The high personal cost of signing the Declaration of Independence

Freedom isn't Free


The St. Nicholas You Tube channel is now Live

Here you can view all current and archived videos






2020 Ladies Tea





Smartphone Prayer App


Uniontown Pilgrimage (otpust) Cancelled for 2020

There are so many for whom we pray, Oh God.

This day, in a special way, we lift to you all first responders.
We pray for nurses and firefighters; for police officers and counselors;
for ambulance drivers and emergency room doctors;
and for all those who rush in at times of tragedy or crisis.

Through their skilled and generous care,
may those whom they serve sense YOUR loving presence.
Please, God of all goodness, protect them.
Grant them wisdom. Sustain them.
And grant peace of heart to all who worry about them.

With all our hearts we lift to you our first responders.
We pray, in faith, through Christ, Our Lord. Amen.

Coming in August 2021!

St. Nicholas Parish will be celebrating our 100th Anniversary!

Spread the word!
We are already preparing by requesting current and past parishioners and friends of the parish to send in photos and memorabilia.

100th Anniversary



Upcoming Events @St. Nick's

ALL public events remain cancelled until further notice


Sunday, July 12

10:30 am Akathist to the Mother of God — for our parish and eparchy

Monday, July 20

Elijah Great Prophet


Sunday, July 26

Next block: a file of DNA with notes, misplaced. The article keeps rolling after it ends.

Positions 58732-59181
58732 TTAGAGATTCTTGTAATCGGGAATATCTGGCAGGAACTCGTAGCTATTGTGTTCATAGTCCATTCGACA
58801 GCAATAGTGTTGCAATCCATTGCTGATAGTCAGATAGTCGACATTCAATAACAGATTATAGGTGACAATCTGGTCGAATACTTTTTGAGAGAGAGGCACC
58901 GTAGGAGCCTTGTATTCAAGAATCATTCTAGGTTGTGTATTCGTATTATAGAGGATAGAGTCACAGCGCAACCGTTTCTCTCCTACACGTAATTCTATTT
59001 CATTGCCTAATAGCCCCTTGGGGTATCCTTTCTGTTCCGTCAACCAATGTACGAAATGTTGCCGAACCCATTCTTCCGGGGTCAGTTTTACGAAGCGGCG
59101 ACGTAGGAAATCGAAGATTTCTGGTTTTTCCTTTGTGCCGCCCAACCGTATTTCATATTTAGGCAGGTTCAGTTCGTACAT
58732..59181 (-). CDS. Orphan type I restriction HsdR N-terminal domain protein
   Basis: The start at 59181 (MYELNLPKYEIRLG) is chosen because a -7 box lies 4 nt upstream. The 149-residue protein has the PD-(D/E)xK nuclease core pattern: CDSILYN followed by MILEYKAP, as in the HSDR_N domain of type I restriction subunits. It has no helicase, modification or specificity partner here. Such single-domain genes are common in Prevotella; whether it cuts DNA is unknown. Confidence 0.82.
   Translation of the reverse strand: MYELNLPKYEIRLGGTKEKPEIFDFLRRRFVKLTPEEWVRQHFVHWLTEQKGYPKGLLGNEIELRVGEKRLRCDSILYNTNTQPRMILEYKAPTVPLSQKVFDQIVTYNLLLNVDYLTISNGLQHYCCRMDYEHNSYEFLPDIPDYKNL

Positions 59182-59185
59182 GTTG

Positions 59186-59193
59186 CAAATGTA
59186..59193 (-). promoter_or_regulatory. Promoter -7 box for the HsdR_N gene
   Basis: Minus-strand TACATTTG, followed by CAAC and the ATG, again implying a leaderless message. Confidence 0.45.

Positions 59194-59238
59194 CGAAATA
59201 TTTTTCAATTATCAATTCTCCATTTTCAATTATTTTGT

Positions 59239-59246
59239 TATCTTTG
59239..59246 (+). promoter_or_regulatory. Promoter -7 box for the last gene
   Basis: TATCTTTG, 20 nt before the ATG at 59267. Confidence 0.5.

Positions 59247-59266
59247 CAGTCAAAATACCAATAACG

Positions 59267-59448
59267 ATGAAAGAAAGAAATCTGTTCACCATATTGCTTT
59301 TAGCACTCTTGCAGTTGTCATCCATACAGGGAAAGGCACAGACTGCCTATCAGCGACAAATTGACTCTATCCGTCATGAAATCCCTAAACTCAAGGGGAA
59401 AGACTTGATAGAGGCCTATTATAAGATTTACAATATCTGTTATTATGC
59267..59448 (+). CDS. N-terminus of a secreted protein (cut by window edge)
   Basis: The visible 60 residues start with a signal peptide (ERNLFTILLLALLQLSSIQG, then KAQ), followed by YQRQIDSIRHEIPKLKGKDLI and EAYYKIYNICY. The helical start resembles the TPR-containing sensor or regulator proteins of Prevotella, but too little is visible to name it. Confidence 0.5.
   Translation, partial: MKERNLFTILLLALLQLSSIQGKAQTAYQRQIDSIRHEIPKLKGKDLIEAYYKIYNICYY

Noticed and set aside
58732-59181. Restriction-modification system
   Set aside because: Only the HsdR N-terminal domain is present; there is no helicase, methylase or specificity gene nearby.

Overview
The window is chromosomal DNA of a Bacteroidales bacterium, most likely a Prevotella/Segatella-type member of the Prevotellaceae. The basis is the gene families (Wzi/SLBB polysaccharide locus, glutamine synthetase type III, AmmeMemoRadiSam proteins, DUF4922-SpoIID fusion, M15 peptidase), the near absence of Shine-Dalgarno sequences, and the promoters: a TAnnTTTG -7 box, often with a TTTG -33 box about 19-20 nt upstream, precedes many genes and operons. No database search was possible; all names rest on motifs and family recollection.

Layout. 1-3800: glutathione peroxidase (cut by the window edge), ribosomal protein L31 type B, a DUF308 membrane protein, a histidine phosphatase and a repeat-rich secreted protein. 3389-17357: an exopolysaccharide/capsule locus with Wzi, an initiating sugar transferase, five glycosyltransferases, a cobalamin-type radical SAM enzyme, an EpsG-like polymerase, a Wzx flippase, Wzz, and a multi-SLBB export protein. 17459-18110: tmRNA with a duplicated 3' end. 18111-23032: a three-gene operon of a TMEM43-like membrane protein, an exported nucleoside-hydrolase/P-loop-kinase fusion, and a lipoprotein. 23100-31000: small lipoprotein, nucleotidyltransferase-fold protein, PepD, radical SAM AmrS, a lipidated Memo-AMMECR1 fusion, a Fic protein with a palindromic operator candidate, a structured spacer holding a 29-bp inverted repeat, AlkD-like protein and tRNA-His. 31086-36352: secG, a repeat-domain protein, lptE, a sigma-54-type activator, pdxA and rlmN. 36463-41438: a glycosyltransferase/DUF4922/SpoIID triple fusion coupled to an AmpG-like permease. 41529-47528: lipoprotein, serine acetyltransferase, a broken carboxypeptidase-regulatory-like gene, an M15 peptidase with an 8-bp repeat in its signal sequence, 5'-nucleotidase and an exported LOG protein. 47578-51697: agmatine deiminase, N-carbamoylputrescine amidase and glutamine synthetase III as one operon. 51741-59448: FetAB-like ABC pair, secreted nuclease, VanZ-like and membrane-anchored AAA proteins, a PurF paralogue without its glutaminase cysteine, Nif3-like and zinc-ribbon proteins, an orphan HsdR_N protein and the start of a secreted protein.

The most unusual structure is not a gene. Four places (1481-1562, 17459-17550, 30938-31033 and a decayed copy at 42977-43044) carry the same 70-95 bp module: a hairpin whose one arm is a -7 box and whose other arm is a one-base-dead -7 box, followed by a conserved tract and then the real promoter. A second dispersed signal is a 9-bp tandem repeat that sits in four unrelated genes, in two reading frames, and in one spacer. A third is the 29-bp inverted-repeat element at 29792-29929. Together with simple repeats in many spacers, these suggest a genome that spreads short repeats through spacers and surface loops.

10:30 am Akathist to the Mother of God — for our parish and eparchy

Thursday, August 6

Transfiguration of our Lord

Saturday, August 15

Dormition of the Theotokos

Holy Day of Obligation

Bishop Milan's Weekly Word Video

List of Live Streamed Liturgies & Other Resources


Save the Date


Sunday, August 16

Eparchy of Parma

Shrine of our Lady of Mariapoch

Annual Eparchial Pilgrimage






In the beginning

God created heaven and earth.

Now the earth was a formless void, there was darkness over the deep, with a divine wind sweeping over the waters.

God said, 'Let there be light,'

and there was light.

God saw that light was good, and God divided light from darkness.

God called light 'day',

and darkness he called 'night'.

Evening came and

morning came: the first day.

Genesis 1: 1 - 5


St. Nicholas Byzantine Catholic Church

23300 King Drive 

Clinton Township, MI 48035



Fr. Joseph J. Repko   


Sub-Deacon Phillip Dinsmore      


Cantors: George Nagrant, Nicholas P. Nagrant, Joseph Wanchik, Steve Terlescki,  John P. Minarish

 Subdeacon Phillip Dinsmore & Richard Baranko Cantor Emeritus


Choir Director: Nicholas J. Nagrant


Catechetical Director: Suzanne Swanney      Youth Directors: Adam Digon and Kimberly Kaufman